Please Don't Call Me A Senior Citizen
NOTE: The information provided below is solely the opinion of the author of this Hub
"I Love Life" - Elise Curran, my seventh grade teacher who lived to be 100 years old
I will cut to the chase.
First, I am a non-conformist. I do not follow the piper. I want to be myself and referred to myself by my name only: Lea Tartanian.
That being said, I am not happy with being a part of a society that tacks on me the term, "Senior Citizen" when age 49 disappears.
How dare they? Who, on earth is responsible for this?
Just last week during an appointment with my foot doctor he grumbled, "I just turned fifty, and I have already received a letter to join AARP! I threw it in the garbage!" I told him I did the same thing.
I cringe when an individual says to me, "I just had a senior moment;" "It's hell getting old," "I am old and decrepit," "It felt good that they (young people) spent time with an old antique like me." When someone makes a statement like that, it places the listener in an awkward position. What is he/she supposed to reply?
Even one of my close friends said to me (she was in TEARS), "I don't know what I'm going to do when you die." (WHAT???)
I responded, "I am not going anywhere!"
Let's get one thing straight: I do not do 'senior moment.' I do not do 'AARP.' I do not do senior citizen discount. I will never join the Red Hat Society. I do not lean over my shopping cart at the grocery store and shuffle along. I NEVER take a shuttle. I refuse to spread the kind of karma that screams, "I've got one foot in the grave and the other on a banana peel."
This is why I am currently writing a book containing reasons why I LOVE the second half of life.
I cherish this time of living instead of existing. I did not wait until retirement age to quit my job. I left a lot earlier than my peers.
Why? Because I decided money is not that important. LIFE is important. I wanted to get up each morning with NO PLANS.
And this is what I am doing:
My morning walks savoring nature without the stress of having to go to work.
Barnes & Noble. I LIVE there!
I read, and I write.
I keep a prayer notebook and I go through it every day...a lot of my hub friends are on it.
Movies! I am a movie addict, and I have been to more matinees that I can count.
I hug our four cats even though they own me.
All the above I do first thing ahead of routines and obligations.
Money? I took a huge cut in pay. And I don't miss one cent. I could have worked a few more years and made more...but I decided the art of being alive was more important to me.
I have decided I do not need one thing in this house. I am slowly weeding out everything. I have three or four sets of clothing. That is all I need. I literally threw away all my work clothes the week after I quit my job.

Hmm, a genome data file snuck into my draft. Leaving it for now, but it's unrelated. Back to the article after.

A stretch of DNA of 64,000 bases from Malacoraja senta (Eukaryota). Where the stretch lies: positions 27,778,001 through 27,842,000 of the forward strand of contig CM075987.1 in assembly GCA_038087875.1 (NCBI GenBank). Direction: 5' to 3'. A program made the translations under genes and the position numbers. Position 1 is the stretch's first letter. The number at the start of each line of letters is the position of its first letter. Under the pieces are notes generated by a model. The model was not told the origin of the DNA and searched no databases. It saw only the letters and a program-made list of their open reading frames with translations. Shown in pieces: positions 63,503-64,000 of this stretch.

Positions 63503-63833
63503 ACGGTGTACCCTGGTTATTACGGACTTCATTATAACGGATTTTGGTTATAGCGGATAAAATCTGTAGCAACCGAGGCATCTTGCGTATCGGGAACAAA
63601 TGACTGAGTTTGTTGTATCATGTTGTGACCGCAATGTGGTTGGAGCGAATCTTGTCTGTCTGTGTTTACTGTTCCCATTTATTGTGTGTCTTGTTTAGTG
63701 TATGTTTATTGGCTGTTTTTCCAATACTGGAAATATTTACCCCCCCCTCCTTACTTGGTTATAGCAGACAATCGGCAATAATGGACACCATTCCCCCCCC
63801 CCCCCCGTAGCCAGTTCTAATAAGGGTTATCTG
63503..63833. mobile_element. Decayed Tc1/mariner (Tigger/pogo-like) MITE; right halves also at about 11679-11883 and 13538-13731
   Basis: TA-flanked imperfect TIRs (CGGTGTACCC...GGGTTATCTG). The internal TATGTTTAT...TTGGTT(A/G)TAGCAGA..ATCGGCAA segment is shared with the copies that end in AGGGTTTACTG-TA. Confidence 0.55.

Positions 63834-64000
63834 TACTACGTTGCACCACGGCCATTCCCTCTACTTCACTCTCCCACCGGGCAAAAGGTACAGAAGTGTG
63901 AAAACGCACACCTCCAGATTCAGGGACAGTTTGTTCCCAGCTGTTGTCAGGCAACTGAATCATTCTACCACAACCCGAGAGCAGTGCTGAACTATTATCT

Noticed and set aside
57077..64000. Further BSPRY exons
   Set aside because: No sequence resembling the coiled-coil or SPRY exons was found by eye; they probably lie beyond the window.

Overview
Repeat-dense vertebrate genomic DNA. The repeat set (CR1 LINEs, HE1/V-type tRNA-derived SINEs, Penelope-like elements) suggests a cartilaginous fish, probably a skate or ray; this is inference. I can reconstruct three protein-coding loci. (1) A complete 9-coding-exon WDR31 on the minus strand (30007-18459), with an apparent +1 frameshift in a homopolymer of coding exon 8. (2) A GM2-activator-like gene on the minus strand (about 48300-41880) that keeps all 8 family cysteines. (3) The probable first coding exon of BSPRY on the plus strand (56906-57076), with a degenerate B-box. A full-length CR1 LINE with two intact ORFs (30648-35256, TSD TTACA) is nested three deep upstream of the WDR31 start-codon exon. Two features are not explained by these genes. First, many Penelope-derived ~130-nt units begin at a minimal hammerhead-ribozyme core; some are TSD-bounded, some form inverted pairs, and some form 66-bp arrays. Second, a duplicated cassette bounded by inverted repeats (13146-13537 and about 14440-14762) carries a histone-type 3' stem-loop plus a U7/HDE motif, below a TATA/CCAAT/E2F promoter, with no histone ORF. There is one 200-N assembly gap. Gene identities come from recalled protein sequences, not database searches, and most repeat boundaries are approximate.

Back to the Senior Citizen aggravation.
Pulitzer Prize-winning Journalist William Ecenbarger published an article in the Christian Science Monitor titled, "'Senior Citizen' is a euphemism that just doesn't fit."
He writes, "...don't call me golden-ager, oldster, coot, curmudgeon, geezer, fogy, old-timer, prime-timer, retired person, mature American, season citizen, silver fox, young at heart, chronologically gifted...and please, please, don't call me a senior citizen." (NOTE: I WILL ADD TO THIS LIST ELDERLY AND MATRONLY).
He continues, "what's wrong with 'senior citizen?' For starters, it's a condescending, demeaning, patronizing euphemism. It is the latest incarnation in the age-old struggle to find a term for old that is linguistically, ethically, and most of all, politically correct.
"'Senior Citizen' connotes shuffleboard and pinochle, rocking chairs and golf carts, frailty and dependency. There are far too many 70-year old hang gliders, computer whizzes and marathoners for the stereotype to have any validity at all."
Finally he concludes, "I blame a lot of this on vote-hungry office-seekers and officeholders slobbering over our 'senior citizens' in the belief that it is somehow bad politics to call old people old. Junior Citizens hear me out! The American Heritage Book of English Usage traces the coinage of 'senior citizen' back to a 1938 article in Time Magazine. That makes it 66 years old. Time to retire it."
I believe William Ecenbarger summarized his article perfectly with his statement that the stereotype of 'senior citizen' has no validity at all and that is IS time to retire it.
Just as I cringe when a store clerk says to me "Happy Holidays," instead of "Merry Christmas," I shudder if I see the word 'senior' on a movie ticket or Senior Citizen Discount meals listed on a menu in a restaurant. Do they think I am so poor I cannot afford an extra 50 cents?
Not once in my life have I ever said to ANYONE, "I am old."
Being referred to as a Senior Citizen is, to me, an insult. Therefore, please do not call me that. I am Lea C. Tartanian, a female adult, who is living her life to the fullest. Like BillyBuc, I am squeezing as much passion out of life as I can.
Blessings to all, Sparklea